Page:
As we are all over the world being asked to go into exile from our normal day to day business. We are asked to only have contact with those in our households, our families. We are asked to look at what is essential and do that, buy that. What a great opportunity God has provided us with in the Lent of 2020. Just as Jesus was called into the desert before the major part of his life’s’ work commenced, we are called to go into a different desert also, a desert of suffering and pain (for some physical others spiritual and others emotional). Many have been asked to stay away from things we hold very dear such as Mass.
God has been speaking
to me about all of this in some songs.
I recall a song I learned many years ago by a group called The Dameans, “Pause a While”
Pause a while, pause a while In the humdrum of the city and behind a cloister wall In the early morning and when shadows start to fall See creation bending to the maker of it all And all we have to do is pause a while
We were made to build the earth and share it with each other All of us together at the work of Christ our brother
Tho’ the troubles of the world may tempt you to despair
Look around just
one more time and you’ll see Christ is there
in ev’ry valley, ev’ry running brook
Bear the mark of
Love’s design for those who learn to look
promised long ago moves just where he will;
In this high-speed,
neon world, somehow he’s moving still
ev’ry kind, must shatter into dust;
Nothing done is
nothing won where we can’t dare to trust
I noticed as these lyrics floated in my mind that God was calling on his people all over the world to Pause Awhile, to stop and listen to just be still. As we pause, all of creation is being renewed, life is returning to places we have neglected or damaged by our busy lifestyles. The smog is lifting in some places, wildlife is returning to city areas. https://twitter.com/ikaveri/status/1239660248207589383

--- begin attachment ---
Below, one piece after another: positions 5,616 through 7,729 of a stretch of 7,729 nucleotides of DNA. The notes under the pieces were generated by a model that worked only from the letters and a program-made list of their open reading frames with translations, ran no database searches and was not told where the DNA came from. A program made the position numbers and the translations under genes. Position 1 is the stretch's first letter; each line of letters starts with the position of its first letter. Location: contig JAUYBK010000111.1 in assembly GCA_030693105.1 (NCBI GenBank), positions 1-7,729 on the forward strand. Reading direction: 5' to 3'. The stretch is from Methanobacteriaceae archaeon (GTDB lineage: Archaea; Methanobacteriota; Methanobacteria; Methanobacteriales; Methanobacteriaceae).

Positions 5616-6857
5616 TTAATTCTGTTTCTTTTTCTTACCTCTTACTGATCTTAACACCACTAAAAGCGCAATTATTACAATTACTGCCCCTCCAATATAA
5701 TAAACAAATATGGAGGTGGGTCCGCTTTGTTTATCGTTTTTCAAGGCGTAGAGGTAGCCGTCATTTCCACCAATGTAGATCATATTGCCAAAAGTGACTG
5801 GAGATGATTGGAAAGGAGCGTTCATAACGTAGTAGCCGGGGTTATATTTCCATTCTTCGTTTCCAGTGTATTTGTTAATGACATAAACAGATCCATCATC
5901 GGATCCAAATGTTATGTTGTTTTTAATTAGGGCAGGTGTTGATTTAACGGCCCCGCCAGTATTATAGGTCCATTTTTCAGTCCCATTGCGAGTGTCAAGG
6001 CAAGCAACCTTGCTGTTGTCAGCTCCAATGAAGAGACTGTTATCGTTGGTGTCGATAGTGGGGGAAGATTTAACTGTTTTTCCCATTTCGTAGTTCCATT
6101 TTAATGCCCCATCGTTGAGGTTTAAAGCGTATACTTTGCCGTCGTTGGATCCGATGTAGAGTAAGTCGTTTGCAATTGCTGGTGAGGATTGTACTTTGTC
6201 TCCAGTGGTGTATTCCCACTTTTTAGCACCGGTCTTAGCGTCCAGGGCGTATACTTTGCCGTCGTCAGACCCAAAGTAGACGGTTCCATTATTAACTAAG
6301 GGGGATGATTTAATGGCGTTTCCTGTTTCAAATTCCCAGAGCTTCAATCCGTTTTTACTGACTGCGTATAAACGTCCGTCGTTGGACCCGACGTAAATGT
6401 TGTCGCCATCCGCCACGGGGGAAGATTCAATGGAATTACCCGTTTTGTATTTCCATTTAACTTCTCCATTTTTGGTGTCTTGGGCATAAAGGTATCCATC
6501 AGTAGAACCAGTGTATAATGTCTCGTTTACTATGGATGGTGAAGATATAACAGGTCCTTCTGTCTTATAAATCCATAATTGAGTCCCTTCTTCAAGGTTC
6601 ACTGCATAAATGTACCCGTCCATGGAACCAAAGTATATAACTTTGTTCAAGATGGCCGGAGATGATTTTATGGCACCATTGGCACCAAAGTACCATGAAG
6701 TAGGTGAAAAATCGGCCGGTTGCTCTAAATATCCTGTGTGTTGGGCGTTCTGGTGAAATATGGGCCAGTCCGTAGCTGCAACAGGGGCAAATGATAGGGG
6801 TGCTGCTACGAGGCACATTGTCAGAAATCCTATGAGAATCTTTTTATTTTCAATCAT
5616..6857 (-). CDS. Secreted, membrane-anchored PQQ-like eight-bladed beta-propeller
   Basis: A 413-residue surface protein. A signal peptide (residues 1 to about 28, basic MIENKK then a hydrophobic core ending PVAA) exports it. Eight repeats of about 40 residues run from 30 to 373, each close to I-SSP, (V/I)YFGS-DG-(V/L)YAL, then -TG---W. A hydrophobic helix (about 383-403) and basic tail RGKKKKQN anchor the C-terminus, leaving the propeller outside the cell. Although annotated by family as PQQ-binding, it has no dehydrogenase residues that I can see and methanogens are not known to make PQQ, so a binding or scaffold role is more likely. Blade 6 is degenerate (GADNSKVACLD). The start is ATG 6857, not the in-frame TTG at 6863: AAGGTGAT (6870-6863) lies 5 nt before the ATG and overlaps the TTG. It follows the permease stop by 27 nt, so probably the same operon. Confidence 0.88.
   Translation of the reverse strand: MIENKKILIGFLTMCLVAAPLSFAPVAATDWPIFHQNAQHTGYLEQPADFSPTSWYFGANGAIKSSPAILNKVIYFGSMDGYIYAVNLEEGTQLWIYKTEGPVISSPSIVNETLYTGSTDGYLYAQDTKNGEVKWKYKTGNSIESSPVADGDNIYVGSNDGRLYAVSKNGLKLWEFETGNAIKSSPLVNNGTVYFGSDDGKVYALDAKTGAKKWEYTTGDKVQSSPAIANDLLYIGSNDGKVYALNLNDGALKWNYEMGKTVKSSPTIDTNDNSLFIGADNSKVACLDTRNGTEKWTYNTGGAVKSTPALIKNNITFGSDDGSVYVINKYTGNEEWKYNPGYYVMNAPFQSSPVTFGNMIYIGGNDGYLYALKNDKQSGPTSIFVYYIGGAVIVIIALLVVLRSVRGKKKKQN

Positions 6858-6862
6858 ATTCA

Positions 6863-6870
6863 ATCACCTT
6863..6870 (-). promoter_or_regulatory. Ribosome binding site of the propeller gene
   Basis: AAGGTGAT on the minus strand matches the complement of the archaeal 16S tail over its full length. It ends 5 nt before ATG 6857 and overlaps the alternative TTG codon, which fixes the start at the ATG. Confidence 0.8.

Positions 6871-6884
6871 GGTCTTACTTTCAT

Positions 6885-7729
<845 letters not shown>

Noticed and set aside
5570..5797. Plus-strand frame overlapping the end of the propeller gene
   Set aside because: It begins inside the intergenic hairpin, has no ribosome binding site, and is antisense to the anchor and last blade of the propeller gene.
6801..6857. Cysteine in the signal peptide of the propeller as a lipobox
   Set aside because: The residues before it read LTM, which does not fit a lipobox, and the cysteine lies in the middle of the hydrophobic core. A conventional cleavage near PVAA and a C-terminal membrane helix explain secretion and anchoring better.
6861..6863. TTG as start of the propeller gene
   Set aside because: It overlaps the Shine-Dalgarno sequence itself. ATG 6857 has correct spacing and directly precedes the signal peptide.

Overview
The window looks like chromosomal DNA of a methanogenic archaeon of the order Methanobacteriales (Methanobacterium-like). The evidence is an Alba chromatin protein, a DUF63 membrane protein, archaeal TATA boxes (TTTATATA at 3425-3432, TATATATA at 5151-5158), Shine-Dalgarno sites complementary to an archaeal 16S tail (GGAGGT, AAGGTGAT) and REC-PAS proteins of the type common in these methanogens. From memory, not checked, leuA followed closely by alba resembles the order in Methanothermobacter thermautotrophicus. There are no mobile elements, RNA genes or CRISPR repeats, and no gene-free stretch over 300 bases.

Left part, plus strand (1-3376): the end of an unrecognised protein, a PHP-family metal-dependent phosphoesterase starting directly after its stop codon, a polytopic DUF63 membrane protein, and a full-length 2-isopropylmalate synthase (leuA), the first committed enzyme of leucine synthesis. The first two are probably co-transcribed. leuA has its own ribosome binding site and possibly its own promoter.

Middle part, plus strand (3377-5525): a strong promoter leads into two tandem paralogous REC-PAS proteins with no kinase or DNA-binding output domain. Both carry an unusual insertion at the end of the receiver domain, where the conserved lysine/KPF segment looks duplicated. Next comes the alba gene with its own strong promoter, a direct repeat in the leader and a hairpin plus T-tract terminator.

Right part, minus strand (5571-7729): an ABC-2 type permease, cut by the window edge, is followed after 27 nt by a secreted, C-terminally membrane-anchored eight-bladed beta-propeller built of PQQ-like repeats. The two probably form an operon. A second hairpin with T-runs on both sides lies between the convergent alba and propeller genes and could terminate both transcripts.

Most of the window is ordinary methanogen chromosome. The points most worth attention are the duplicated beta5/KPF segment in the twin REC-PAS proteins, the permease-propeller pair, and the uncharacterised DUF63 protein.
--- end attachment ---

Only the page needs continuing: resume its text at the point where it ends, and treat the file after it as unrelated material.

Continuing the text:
With our children in the atrium, we finished a little early with the Liturgy of Light. We recalled Jesus sharing his light with us all and asking us to share it also with others. The light will grow so bright, that the sun will be dimmed. All of the darkness will be chased away. We sang some songs that reminded me of God’s plan to bring his life and light to all people, everywhere.
Christ Be Our Light (Bernadette Farrell)
Longing for light, we wait in darkness
Longing for truth, we turn to You.
Make us Your own, Your holy people
Light for the world to see.
Christ, be our light!
Shine in our hearts.
Shine through the darkness.
Christ, be our light!
Shine in Your church gathered today.
Longing for peace, our world is troubled
Longing for hope, many despair.
Your word alone has pow’r to save us.
Make us your living voice.
Shine Jesus Shine (Graham Kendrick)
light of Your love is shining
midst of the darkness shining
of the world shine upon us
Set us free
by the truth You now bring us
Shine on me,
shine on me
shine, Fill this land with the Father’s glory
Spirit blaze, Set our hearts on fire
flow, Flood the nations with grace and mercy
Your word Lord and let there be light
Lord I come to Your awesome presence From the shadows into Your radiance By the blood I may enter Your brightness Search me try me consume all my darkness Shine on me, shine on me
As we gaze on Your kingly brightness So our faces display Your likeness Ever changing from glory to glory Mirrored here may our lives tell Your story Shine on me, shine on me
Alleluia, Alleluia, give thanks to the risen Lord (Donald Fishel) Alleluia, Alleluia, give thanks to
the risen Lord,
alleluia, give praise to His name.
Jesus is Lord of all the
He is the King of creation.
Spread the good news o’er all
Jesus has died and has risen.
We have been crucified with
Now we shall live forever.
God has proclaimed the just
Life for all men, alleluia!
As I sang and
pondered these words, I was amazed at how clear the message for me was. “Do
not worry, my light is stronger than the darkness, my life is stronger than
Pause a while and soak in his light so that when the time comes you will rise radiant in his splendor to shine and fill the earth. It is the desert before the ministry. The darkness that is overcome by the light.
This pause, now, becomes
a time of great hope and renewal for all of creation. I am filled with joy and